For my next read I decided that I wanted something fairly easy-going and fun. So, having enjoyed reading Jostein Gaarder’s The Christmas Mystery over Christmas, I decided to pick another of Gaarder’s books off the bookshelf – this time The Solitaire Mystery.

The Solitaire Mystery by Jostein Gaarder

This book has several similarities to The Christmas Mystery, in that it is told from the perspective of a child; it contains a story-within-a-story; it spans different points in history; and it is really about a quest for truth and for answers. It also intertwines several key philosophical questions and concepts into its narrative. Gaarder has a real knack of being able to take complex ideas and present them in really easy-to grasp narratives that are accessible for teenagers upwards.

Our protagonist here is the twelve-year-old Hans Thomas, a Norwegian boy who is accompanying his father on a long car journey to Greece in an attempt to to find his mother. Both father and son have something of the natural philosopher about them and are constantly in wonder about their own existence and the world around them. This trip to Athens thus provides a perfect opportunity for them both to learn more about themselves, each other, and their shared heritage. En route, the pair also meet some curious characters, including a dwarf with cold hand, an elderly baker, a joker and a fortune-teller.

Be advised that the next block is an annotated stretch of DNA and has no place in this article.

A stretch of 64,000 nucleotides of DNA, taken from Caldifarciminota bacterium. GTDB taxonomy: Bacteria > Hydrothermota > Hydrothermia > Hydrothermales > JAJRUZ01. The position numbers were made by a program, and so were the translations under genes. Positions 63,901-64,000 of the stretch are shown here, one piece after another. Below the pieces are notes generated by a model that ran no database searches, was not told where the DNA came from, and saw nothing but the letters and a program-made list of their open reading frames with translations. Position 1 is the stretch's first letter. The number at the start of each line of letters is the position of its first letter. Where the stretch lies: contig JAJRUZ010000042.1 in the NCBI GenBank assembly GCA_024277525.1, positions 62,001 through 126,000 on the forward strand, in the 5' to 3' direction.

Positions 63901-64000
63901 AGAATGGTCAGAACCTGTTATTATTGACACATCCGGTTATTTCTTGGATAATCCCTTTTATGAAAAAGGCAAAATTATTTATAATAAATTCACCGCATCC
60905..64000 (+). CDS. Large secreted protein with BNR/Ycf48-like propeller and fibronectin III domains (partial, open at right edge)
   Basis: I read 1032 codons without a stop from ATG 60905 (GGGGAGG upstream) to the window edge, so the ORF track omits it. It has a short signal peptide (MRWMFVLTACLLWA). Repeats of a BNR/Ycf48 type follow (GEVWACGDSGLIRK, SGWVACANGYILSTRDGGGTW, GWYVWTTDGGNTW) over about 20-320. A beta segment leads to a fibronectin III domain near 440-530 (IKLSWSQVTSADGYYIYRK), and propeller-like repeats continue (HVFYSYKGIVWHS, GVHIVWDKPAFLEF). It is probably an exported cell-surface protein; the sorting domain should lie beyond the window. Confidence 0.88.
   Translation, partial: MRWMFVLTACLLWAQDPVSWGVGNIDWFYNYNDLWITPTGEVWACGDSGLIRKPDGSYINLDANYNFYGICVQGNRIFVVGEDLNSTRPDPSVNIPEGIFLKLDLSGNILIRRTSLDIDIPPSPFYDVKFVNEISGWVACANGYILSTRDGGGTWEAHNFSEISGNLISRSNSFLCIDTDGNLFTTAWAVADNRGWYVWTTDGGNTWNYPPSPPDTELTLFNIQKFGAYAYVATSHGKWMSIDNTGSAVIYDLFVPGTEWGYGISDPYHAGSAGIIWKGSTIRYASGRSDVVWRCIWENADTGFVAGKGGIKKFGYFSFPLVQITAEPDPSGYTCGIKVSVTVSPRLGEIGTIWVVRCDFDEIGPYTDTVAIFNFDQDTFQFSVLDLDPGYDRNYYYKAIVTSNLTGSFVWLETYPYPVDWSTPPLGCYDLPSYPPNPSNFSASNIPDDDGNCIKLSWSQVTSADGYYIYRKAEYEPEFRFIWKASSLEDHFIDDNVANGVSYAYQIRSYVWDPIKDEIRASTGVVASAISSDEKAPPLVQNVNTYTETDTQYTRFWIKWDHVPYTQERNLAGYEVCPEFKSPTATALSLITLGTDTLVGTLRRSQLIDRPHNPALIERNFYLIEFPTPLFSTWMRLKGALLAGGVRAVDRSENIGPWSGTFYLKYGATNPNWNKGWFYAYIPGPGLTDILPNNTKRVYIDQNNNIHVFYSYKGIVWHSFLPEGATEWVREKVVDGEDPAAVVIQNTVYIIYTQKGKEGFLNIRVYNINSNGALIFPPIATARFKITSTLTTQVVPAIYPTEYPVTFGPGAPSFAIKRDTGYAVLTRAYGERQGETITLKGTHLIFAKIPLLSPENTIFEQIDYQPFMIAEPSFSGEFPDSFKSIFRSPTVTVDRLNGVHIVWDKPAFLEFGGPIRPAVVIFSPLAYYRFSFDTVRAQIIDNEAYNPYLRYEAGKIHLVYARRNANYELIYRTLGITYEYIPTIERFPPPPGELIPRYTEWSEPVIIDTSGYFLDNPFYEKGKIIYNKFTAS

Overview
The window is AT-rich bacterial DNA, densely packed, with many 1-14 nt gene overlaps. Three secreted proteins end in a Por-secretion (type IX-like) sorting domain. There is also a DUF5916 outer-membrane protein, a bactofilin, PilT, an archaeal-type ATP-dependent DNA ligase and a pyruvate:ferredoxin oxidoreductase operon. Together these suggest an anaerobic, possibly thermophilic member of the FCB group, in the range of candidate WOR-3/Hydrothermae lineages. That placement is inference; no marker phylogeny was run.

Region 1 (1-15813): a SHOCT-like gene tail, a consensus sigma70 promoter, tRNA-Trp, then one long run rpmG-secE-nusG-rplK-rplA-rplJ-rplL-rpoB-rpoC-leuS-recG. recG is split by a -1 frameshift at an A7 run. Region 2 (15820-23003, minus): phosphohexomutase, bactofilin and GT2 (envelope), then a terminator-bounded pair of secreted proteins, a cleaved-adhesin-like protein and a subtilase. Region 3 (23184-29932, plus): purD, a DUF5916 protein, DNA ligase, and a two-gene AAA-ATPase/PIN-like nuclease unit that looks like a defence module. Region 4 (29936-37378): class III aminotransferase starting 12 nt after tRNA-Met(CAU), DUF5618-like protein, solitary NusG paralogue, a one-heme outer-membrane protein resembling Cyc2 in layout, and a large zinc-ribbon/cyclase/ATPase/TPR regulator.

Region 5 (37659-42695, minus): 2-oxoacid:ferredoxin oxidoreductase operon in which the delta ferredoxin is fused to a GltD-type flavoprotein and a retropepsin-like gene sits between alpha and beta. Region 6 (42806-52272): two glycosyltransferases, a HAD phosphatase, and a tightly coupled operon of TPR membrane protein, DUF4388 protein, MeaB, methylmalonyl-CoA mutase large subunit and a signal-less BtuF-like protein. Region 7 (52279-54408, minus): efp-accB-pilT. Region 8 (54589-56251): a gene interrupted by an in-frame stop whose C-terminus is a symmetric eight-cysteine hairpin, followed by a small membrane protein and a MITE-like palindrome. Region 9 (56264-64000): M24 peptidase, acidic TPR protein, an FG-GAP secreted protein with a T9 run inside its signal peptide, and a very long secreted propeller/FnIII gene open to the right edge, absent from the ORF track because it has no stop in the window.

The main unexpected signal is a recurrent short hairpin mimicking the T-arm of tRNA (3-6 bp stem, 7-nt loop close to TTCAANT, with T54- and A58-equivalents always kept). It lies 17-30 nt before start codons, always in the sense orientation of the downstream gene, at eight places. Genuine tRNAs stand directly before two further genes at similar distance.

As with The Christmas Mystery, this book contains lots of short chapters, and typically you read one chapter containing the narrative of Hans Thomas’s trip south with his father, followed by a chapter of the story-within-a-story – in this case, the tale of Baker Hans, who became shipwrecked on a strange island back in 1842. This narrative structure works well here, and certainly keeps the pace and intrigue levels high.

I don’t want to write too much about the plot, as I’d hate to give anything away, but here are the closing lines, which give a flavour of the philosophical nature of the narrative:

Time is turning me into an adult. Time is also making the ancient temples crumble and even older islands sink into the sea.

Was there really a sticky-bun book in the biggest of the four buns in the bag? No question crosses my mind more often. As Socrates said, the only thing I know is that I know nothing.

But I am positive there is still a Joker roaming around the world. He will make sure that the world never rests. Whenever possible – and wherever possible – a little fool will jump out wearing long donkey ears and jingling bells. He will look deep into our eyes and ask, Who are you? Where do we come from?

I thoroughly enjoyed reading this novel, and would heatedly recommend it. It also makes me want to re-read Sophie’s World, especially as I can remember very little about it now (it was fifteen years ago when I read it).

If you liked this, you might also enjoy: The Christmas Mystery or Sophie’s World, both also by Jostein Gaarder.